I used to work as a lifeguard at a theme park.
It was mid July, and it was ~100 degrees outside. Not a cloud in the sky. It was hot for me, wearing a set of khaki shorts and a thick polo shirt. I had the break guards go on water runs as needed, and guards were permitted to rotate by swimming in the pool. This was to keep them happy, and to keep them from dropping like flies in the deathly summer heat.
At our park, we had a slide that was about 60 feet high. This slide had three channeled slides that started off like a pipe, and then became fluted (half of a pipe, no upper half) channels. One pipe, and the most popular, was the one slide that went down at an 80 degree angle. It was completely open. You sat down, and slid down the 60 feet within two seconds. Quite a thrill really, if not a quick one. Two guards manned the ride, one at the bottom and one at the top, to control the antics of the guests at all times.
As midday comes around, I settle into the usual rhythm. Bored, I begin watching the sliders go down. Four people come every 15 seconds, like clockwork, as they should.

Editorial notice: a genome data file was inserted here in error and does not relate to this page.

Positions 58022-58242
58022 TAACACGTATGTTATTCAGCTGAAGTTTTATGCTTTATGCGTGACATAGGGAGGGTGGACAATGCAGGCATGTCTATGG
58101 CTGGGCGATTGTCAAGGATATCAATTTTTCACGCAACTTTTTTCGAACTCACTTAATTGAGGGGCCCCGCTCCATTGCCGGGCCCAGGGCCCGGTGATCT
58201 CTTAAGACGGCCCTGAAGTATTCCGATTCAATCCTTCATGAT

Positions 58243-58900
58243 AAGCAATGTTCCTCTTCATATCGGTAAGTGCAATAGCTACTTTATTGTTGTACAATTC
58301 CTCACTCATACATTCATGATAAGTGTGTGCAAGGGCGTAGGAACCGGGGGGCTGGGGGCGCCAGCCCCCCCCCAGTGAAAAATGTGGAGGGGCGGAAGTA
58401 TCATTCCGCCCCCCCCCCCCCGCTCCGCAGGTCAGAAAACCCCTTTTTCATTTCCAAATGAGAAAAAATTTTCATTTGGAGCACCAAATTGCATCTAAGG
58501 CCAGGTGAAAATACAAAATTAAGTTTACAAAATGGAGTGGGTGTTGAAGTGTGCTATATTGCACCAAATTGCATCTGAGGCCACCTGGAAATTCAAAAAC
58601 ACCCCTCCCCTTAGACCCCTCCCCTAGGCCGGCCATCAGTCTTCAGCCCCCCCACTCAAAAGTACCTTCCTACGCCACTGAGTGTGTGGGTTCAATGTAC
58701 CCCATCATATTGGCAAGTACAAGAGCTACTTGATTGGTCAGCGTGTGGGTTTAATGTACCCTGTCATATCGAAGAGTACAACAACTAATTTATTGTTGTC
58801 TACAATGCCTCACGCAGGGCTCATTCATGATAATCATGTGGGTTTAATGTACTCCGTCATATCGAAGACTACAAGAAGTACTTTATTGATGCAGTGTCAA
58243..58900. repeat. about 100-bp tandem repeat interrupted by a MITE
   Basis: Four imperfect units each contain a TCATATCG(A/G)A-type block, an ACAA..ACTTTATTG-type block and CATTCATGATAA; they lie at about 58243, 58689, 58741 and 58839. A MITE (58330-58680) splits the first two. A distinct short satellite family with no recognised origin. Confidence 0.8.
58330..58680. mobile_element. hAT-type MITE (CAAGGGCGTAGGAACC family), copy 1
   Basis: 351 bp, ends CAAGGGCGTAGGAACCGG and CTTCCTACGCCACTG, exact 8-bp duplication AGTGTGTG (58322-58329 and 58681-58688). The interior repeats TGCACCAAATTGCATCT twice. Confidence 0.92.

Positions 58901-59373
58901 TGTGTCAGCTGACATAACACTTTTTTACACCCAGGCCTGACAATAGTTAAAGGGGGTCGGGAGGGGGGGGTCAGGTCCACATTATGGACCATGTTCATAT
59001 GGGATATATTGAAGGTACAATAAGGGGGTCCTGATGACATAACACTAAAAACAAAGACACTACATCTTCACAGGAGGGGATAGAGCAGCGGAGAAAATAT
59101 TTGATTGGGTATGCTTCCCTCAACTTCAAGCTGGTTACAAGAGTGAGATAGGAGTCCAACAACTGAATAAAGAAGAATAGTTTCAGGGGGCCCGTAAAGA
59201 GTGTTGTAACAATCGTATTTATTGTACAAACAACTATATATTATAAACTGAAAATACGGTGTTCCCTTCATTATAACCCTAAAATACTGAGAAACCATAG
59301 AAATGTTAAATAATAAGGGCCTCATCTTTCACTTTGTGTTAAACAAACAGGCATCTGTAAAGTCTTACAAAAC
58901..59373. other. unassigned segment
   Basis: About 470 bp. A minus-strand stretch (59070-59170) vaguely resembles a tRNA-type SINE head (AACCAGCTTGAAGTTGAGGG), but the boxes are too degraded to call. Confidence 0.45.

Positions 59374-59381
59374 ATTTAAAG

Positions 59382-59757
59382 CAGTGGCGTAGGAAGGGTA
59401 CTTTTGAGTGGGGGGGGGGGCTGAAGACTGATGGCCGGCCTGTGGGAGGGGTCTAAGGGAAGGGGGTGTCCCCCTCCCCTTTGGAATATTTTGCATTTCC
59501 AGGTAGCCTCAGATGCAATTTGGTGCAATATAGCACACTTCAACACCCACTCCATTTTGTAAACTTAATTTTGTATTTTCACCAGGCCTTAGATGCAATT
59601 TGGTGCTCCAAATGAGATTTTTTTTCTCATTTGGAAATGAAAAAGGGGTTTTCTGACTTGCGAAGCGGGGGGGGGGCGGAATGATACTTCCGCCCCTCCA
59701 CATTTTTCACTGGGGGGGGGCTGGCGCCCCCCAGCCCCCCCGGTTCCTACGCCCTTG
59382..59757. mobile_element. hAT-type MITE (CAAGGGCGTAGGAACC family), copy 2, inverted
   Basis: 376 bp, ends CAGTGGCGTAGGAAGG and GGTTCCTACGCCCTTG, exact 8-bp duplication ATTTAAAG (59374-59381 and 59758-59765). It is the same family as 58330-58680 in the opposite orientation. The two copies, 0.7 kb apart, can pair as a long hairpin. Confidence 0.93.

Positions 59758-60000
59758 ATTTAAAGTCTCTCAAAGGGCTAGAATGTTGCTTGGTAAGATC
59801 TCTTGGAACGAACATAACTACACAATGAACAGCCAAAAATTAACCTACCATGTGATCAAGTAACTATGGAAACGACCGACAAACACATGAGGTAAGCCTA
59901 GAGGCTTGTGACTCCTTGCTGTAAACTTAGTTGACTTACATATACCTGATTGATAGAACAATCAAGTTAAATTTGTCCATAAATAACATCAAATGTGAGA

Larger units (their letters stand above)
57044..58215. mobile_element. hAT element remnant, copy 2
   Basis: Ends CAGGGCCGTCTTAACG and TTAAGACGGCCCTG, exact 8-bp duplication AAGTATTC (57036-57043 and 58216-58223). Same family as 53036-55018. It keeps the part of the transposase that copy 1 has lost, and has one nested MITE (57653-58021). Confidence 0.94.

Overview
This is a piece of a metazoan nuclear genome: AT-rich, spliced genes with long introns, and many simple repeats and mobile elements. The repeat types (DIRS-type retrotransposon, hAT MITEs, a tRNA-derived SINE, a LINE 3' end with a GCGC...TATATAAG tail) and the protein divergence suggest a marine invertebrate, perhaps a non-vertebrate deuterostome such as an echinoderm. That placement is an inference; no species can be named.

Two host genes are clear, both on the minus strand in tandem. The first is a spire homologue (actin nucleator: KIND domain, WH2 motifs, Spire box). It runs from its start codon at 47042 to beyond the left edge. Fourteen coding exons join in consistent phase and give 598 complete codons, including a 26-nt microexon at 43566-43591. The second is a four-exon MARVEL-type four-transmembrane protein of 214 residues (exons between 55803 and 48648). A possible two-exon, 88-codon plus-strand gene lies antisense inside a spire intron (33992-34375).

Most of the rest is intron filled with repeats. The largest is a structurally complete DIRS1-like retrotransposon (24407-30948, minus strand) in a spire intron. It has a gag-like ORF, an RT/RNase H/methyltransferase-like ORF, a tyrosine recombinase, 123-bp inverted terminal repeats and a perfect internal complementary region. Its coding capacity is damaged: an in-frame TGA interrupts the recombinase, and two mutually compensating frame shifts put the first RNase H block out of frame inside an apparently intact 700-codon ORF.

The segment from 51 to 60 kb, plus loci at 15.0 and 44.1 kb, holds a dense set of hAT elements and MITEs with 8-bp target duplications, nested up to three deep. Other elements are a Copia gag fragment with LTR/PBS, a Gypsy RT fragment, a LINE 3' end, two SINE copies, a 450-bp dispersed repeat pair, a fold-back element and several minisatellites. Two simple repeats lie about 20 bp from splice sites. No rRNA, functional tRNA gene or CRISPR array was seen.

At the top, I notice one of the guards turn around as a teenage male prepares to get into the slide. This is a problem. Teenage males are the trolls of the park, their antics a perpetual source of problems. Then I see the kid take two steps backwards. I know what he is about to do. He must be stopped. But, alas, what am I to do? I have no way to contact the lifeguard up top. There is no phone, no radio. I blow my whistle twice.
The kid ran and jumped clean off of the slide. Now, up to this point in my life, I had been afraid of things. Getting in trouble at school, failing something miserably. They all made me a tad anxious. A lot of things had made me scared, and a lot of things had made my stomach churn. But nothing, in all of my life, had made this scared until now. Seeing a young man fall to his impending doom and being powerless over it makes you feel terrible. Feeling, by some extension of logic, that you are indirectly responsible for this, makes it even worse. Never, in my life, has my stomach and jaw dropped so fast.
To his credit, the jumper assumed the proper position of arms and legs being crossed. But now he was clean in the air, flying like a lead brick. As he did so, his body turned ever so slightly. It was something he noticed, and fruitlessly tried to correct. Instead, he fell some distance before hitting inside the flume and chaotically tumbling down the ride.
I called the paramedics immediately, and we had to backboard this kid out of the splashdown flume.